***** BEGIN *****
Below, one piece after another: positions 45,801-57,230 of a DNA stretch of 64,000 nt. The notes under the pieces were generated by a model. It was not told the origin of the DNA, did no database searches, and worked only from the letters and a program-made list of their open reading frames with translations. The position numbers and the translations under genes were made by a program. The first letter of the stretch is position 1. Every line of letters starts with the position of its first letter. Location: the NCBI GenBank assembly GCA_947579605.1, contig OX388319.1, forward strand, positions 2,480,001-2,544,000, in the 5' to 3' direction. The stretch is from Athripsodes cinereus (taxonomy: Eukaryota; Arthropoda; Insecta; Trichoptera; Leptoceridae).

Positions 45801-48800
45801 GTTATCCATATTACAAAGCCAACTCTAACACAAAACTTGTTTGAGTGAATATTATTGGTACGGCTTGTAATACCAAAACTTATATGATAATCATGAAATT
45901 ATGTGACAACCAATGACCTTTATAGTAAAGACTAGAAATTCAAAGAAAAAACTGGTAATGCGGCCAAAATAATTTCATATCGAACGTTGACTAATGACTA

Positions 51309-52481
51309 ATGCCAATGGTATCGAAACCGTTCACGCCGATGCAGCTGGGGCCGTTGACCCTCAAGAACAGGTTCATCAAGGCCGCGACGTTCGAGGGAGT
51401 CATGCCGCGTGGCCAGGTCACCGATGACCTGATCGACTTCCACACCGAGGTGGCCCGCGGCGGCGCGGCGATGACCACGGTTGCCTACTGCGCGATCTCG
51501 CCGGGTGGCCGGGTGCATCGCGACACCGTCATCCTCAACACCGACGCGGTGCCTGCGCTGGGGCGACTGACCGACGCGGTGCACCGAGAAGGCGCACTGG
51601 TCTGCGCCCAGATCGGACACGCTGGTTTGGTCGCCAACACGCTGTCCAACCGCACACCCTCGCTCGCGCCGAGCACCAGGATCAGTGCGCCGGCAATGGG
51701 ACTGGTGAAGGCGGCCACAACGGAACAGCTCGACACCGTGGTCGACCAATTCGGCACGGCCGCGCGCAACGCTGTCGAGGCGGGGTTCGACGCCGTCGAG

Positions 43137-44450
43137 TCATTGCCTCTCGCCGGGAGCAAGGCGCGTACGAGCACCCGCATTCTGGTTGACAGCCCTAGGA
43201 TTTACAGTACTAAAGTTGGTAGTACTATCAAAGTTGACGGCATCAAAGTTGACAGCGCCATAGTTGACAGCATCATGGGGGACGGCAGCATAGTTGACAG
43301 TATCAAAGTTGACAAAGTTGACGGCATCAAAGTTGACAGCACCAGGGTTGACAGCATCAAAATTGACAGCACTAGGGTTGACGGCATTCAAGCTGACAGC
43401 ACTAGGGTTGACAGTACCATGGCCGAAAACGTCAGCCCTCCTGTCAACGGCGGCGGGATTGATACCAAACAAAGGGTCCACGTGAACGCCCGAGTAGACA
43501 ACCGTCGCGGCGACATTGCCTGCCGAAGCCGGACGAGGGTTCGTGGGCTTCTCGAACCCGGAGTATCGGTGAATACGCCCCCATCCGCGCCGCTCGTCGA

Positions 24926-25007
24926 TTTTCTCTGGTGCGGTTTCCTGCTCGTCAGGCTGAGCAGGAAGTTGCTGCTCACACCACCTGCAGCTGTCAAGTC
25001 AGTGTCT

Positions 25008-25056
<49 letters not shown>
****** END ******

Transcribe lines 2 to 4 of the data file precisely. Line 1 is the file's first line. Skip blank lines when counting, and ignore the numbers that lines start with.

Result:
Positions 45801-48800
45801 GTTATCCATATTACAAAGCCAACTCTAACACAAAACTTGTTTGAGTGAATATTATTGGTACGGCTTGTAATACCAAAACTTATATGATAATCATGAAATT
45901 ATGTGACAACCAATGACCTTTATAGTAAAGACTAGAAATTCAAAGAAAAAACTGGTAATGCGGCCAAAATAATTTCATATCGAACGTTGACTAATGACTA